Thursday, May 12, 2005

On A Friend's Conception of Citizenship

Yesterday, I talked on the phone with a friend from college for an hour and so and we moved here to there on a variety of topics. He's currently at a crossroads-of-sorts, deciding where his next ten years or so will be. He's interested in both law school and the Marines, and decided to yoke the two together by going to law school and heading off to the Corps after he's through with reading the law.

When I mentioned this to a few of my graduate student friends, I detected something of curiousness in their reaction, as they were surprised that a smart guy like my friend would want to sign-up for the military. Left in their outlook--like many--it probably seemed an incongruous thing for him to do. Coming from a home with a father who served in the Marines, and being more to the right of my graduate-student friends, I didn't experience the same sort of cognitive dissonance, though I recognized it and understood where they were coming from.

In my own feeble way, I attempted to explain to them that my future-Marine friend had a conception of civic obligation that led him to this decision. He explained it much better than me, of course, and said that apart from a small sense of adventure that might come from joining, he thought the military a just and honorable path to take. Now, my friend is not right-leaning; he's a liberal-sort with seemingly libertarian leanings, but, he has a conception of citizenship that finds it an unsettling and bad thing that US culture has developed to a point where the idea that a smart and competent person would willingly choose the military is sufficient to elicit shock and surprise out of many folks. The way he figures, it's not a bad thing for smart and liberal people to join the military and if some folks think that the service is more vice than sir, more diverse perspectives and outlooks in the ranks can help. It doesn't seem to make much sense to him that the left would uniformly abandon the armed forces.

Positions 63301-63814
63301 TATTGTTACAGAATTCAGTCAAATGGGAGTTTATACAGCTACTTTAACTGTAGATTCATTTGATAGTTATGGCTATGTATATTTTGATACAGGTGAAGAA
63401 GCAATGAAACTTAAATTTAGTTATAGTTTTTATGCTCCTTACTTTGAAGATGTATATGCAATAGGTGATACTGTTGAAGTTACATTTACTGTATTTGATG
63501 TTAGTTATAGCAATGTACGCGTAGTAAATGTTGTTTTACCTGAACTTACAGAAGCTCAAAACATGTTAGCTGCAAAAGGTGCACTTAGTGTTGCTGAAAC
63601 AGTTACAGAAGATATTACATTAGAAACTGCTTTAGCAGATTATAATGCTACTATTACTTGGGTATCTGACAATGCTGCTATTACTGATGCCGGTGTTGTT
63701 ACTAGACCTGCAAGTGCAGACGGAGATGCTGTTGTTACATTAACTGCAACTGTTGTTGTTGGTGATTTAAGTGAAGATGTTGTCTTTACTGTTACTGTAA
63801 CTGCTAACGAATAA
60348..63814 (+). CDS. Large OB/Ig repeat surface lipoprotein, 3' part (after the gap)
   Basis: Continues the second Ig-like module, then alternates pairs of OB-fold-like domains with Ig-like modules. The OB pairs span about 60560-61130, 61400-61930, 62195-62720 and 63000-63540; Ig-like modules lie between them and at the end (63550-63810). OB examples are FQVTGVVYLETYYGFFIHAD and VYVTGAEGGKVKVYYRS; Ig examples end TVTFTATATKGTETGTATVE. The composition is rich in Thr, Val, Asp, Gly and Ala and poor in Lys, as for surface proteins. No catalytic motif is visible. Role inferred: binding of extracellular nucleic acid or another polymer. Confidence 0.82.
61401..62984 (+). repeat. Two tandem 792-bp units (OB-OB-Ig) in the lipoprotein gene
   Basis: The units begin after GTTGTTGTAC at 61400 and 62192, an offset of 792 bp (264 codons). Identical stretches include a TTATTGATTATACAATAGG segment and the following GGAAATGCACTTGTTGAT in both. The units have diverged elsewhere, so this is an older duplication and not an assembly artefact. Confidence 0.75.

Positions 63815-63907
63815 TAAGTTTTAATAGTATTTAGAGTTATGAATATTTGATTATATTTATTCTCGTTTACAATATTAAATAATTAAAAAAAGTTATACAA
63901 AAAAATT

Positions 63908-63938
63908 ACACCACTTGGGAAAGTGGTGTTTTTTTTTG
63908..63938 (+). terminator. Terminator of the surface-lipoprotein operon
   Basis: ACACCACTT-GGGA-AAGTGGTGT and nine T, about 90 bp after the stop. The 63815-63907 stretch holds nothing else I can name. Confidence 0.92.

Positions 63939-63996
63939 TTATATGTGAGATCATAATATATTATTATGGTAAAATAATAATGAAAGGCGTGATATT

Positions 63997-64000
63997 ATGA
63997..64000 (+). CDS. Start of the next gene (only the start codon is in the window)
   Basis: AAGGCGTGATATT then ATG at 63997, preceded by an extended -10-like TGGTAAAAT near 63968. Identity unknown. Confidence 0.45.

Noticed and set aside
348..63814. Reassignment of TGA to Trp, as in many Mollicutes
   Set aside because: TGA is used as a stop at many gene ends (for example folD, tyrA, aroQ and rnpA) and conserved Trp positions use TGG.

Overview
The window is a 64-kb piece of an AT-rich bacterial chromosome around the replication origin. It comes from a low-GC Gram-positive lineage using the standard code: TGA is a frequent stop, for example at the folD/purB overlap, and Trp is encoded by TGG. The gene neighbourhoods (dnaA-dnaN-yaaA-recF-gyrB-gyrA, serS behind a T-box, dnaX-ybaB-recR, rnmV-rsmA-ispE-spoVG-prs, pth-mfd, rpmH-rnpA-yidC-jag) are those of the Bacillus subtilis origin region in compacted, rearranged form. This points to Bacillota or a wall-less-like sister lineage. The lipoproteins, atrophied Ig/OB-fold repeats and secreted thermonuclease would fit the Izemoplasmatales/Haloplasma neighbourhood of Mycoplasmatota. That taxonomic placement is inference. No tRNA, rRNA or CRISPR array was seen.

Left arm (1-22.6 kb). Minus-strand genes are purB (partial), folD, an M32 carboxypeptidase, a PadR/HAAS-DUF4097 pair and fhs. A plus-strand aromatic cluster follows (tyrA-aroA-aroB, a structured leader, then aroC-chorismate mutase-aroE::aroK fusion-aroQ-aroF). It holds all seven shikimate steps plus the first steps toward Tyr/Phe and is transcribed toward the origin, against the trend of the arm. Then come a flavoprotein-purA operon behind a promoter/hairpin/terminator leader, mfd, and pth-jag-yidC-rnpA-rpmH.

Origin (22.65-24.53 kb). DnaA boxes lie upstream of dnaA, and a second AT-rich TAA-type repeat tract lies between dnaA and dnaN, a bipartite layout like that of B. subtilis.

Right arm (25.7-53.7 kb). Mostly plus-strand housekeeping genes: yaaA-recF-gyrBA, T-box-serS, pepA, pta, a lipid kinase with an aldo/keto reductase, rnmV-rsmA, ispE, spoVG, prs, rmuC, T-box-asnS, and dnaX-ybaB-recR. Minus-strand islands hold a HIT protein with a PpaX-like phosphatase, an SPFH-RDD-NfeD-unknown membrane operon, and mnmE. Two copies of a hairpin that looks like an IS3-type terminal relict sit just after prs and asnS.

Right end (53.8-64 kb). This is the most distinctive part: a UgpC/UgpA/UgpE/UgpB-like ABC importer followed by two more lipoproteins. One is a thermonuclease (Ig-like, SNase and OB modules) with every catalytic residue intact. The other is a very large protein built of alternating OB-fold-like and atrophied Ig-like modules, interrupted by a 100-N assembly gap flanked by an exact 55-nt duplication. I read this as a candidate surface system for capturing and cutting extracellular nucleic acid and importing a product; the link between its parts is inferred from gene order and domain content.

I thought this was all very reasonable and asked him more about his conception of citizenship, since he seemed a person who reflected on his role as a member of society. Plus, I'm sort of interested in how folks think about themselves before and after they engage in the public. Here is what he said, in a paraphrased kind of way:
When you look at individual people, by and large, you get a sense that folks are insular and self-absorbed—not worth too much commitment and sacrifice. But, when you conceptualize community and society as a whole, it becomes easier to pledge your allegiance to people once you remember the more active-types who take time to develop, debate, and vote on the issues, who do good works for society, and seem all-in-all dedicated to others. These model-citizens, in a way, redeem society, and make it easier to establish and maintain commitment to the citizenry.
In order to become and stay committed to society, my friend relies on a fairly active visualization of good citizenship and good citizens. It seemed like something out of Habits of the Heart and went a long in way in explaining his decision to go into the law and the military.

4 Comments:

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I can`t make that rally (Jean)....I don`t need any information on the HST, perhaps I can attend a future rally, I did partake in last night`s phone town hall meeting with Adrian..

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